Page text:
Some studies have indicated that APC outperforms subscriptions in terms of revenues per journal. Before any discounts, the average price of subscription to journals covered by Journal Citation Reports (JCR) was estimated to be 2300 USD per subscriber while the average APC per article was estimated to be 2652 USD. A high volume of articles is then more profitable than reaching a high number of subscribers. And, from the perspective of institutions, if one were to subscribe to all 10,535 journals—excluding gold OA journals from the 12,201 journals in the JCR—the sum of the subscription prices is estimated to be about 24 million USD. Nonetheless, the total APC amount required to submit an article to each of the gold and hybrid OA journals is about 30 million USD (Kim & Park, 2020). Hong Kong University spent 1.5 million USD for 942 articles with APC in 2017. Had they paid for all 5000 articles written by its authors during that year to be published OA, the potential APC bill would have been nearly 12 million USD, which is significantly more than the 4.7 million USD paid for subscriptions to the five publishers who publish most articles (Green, 2019). If the subscription model was profitable before, it seems that the APC model is even more profitable.

Although previous studies have researched the APC of journals (Björk & Solomon, 2014; Cleusa & Barbosa, 2018; Kim & Park, 2020), few studies have analyzed the APC income of gold and hybrid journals in combination and in relation to different OA policies among countries. We also focus on trends in this rapidly changing market for scientific publishing because these trends may raise new demands for independent research and knowledge. So far, the trends have been jointly influenced by the governments and funding organizations on one side, as advised by the OA movement, and the multinational industry of scientific journal publishing on the other side.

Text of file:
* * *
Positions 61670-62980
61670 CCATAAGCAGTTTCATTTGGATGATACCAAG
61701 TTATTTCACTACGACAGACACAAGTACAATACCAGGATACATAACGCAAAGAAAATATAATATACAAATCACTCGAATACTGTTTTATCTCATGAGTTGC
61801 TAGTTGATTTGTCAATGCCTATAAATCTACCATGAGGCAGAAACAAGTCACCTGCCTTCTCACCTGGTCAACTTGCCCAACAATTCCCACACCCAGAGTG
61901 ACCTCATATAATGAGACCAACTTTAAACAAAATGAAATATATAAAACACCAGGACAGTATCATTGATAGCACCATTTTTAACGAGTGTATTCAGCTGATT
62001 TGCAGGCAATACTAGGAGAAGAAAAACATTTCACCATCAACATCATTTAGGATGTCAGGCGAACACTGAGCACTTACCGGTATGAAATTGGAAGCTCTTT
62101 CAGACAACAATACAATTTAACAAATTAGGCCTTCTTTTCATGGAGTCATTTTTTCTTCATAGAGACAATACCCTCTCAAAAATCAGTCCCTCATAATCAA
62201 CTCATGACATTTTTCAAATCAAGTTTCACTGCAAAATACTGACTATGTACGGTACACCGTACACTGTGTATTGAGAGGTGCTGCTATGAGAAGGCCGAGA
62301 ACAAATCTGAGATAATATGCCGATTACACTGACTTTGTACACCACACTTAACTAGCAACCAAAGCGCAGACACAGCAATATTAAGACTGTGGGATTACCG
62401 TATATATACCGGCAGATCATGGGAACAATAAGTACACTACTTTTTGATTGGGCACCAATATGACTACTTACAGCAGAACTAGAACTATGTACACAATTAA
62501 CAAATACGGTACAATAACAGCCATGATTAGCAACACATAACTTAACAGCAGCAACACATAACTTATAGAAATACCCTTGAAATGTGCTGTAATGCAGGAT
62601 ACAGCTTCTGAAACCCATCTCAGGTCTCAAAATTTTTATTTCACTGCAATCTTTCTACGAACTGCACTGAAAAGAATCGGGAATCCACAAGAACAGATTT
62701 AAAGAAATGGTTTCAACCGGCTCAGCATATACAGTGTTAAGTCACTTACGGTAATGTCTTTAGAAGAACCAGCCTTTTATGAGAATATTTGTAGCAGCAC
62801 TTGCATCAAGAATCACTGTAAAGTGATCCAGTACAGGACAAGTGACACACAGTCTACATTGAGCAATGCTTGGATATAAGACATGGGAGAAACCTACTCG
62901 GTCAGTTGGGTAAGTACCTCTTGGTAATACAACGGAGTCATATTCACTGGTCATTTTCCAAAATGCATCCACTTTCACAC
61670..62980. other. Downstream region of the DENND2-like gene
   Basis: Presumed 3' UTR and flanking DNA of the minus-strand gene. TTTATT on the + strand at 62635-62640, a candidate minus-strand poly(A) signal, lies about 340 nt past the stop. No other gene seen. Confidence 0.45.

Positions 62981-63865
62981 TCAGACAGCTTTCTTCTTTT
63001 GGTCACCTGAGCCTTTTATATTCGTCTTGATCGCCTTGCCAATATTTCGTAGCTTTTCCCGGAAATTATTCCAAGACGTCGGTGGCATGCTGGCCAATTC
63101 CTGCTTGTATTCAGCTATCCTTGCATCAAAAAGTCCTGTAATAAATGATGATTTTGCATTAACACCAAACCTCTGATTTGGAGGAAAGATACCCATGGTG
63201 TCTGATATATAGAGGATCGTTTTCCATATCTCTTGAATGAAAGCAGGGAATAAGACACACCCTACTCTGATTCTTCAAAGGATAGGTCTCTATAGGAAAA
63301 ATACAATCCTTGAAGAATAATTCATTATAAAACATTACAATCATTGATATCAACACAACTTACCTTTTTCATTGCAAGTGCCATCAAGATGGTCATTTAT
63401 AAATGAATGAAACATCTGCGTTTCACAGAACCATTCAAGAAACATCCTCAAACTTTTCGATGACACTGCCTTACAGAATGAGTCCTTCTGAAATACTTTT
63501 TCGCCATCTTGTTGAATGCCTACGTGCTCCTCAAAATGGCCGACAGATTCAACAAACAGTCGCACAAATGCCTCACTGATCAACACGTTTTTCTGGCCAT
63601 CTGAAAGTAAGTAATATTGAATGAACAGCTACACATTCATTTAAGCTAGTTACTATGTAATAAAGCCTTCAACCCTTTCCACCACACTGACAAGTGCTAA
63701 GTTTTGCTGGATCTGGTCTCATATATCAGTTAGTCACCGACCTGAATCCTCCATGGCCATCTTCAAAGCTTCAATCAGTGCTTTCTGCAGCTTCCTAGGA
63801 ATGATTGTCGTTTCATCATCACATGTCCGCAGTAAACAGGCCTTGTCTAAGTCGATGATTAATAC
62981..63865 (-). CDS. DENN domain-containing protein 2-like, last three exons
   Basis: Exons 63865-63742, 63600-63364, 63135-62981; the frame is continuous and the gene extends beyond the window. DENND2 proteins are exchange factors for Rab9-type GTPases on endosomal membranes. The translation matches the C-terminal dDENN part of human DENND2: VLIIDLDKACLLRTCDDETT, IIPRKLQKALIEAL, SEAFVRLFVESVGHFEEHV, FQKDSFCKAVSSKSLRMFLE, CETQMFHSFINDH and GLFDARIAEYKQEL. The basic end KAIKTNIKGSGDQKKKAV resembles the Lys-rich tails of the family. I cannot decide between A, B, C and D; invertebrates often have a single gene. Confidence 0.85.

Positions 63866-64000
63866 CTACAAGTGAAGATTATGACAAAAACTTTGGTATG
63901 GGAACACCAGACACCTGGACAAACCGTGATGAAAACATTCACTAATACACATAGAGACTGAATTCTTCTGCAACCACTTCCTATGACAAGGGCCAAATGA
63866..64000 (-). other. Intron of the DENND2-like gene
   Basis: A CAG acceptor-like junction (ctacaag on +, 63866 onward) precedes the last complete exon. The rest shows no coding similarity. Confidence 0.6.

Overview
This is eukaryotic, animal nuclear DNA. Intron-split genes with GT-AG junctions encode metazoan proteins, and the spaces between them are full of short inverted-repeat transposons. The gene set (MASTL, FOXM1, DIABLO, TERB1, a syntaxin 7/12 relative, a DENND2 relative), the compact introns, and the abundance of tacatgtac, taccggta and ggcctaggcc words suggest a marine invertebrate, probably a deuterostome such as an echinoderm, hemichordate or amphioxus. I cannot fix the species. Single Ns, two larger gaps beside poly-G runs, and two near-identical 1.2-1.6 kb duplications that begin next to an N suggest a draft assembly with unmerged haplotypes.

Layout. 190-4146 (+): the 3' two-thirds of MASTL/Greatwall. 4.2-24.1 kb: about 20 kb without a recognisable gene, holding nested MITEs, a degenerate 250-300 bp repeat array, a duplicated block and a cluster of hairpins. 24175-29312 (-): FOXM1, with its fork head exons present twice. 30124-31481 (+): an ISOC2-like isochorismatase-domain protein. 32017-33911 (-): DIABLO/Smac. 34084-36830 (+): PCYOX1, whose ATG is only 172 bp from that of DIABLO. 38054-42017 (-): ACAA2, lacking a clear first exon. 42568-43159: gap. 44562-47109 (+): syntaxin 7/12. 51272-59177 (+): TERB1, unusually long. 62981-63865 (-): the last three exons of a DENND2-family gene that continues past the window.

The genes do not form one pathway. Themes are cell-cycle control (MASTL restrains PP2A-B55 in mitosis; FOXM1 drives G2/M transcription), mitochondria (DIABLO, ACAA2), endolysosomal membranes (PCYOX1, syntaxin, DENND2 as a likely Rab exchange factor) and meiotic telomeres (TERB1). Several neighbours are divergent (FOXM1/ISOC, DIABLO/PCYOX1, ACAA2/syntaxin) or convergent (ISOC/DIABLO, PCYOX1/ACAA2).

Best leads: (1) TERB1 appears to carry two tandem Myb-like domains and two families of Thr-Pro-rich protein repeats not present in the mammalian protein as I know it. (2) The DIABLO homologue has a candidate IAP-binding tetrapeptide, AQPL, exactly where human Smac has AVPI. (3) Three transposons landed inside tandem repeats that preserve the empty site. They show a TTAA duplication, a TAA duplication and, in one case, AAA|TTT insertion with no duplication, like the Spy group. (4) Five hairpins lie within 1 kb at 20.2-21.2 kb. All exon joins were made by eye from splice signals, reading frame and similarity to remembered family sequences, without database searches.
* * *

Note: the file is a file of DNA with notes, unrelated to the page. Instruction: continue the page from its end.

The research questions of this paper are: Within the period studied, 2015–2020, what are the trends in:

  1. (1)

    the degree and types of OA publishing?

  2. (2)

    the total expenses of APC?

  3. (3)

    potential APC revenues among major publishers and journals?

Data and methods

Publication data

Publication Data for this study were collected from InCites, an analytical tool based on the Web of Science (WoS). We collected all scientific articles and reviews (both referred to as research articles below) published in 2015 to 2020 that can be attributed to the countries, major publishers and journals selected for the study (see below). The data retrieval was completed on 13th, February 2022.

Types of OA

Research articles are classified by OA type in the WoS platform. This classification is the result of a partnership with Our ResearchFootnote 3 and their UnpaywallFootnote 4 Database. The algorithm collects metadata information from legal gold journals, other free content at publishers’ websites and self-archived documents in repositories. There are five OA types of articles:

Gold—Identified as having a Creative Commons (CC) license by OurResearch Unpaywall Database. All articles in these journals must have a license in accordance with the Budapest Open Access Initiative to be called gold.

Hybrid—Items identified as having a Creative Commons (CC) license by OurResearch but that are not in journals where all content is gold. Hybrid journals are based on subscriptions, but individual articles can be read for free if the author pays charges. The payment can also be covered by a “Read and publish agreement" between the publisher and the author’s institution or country.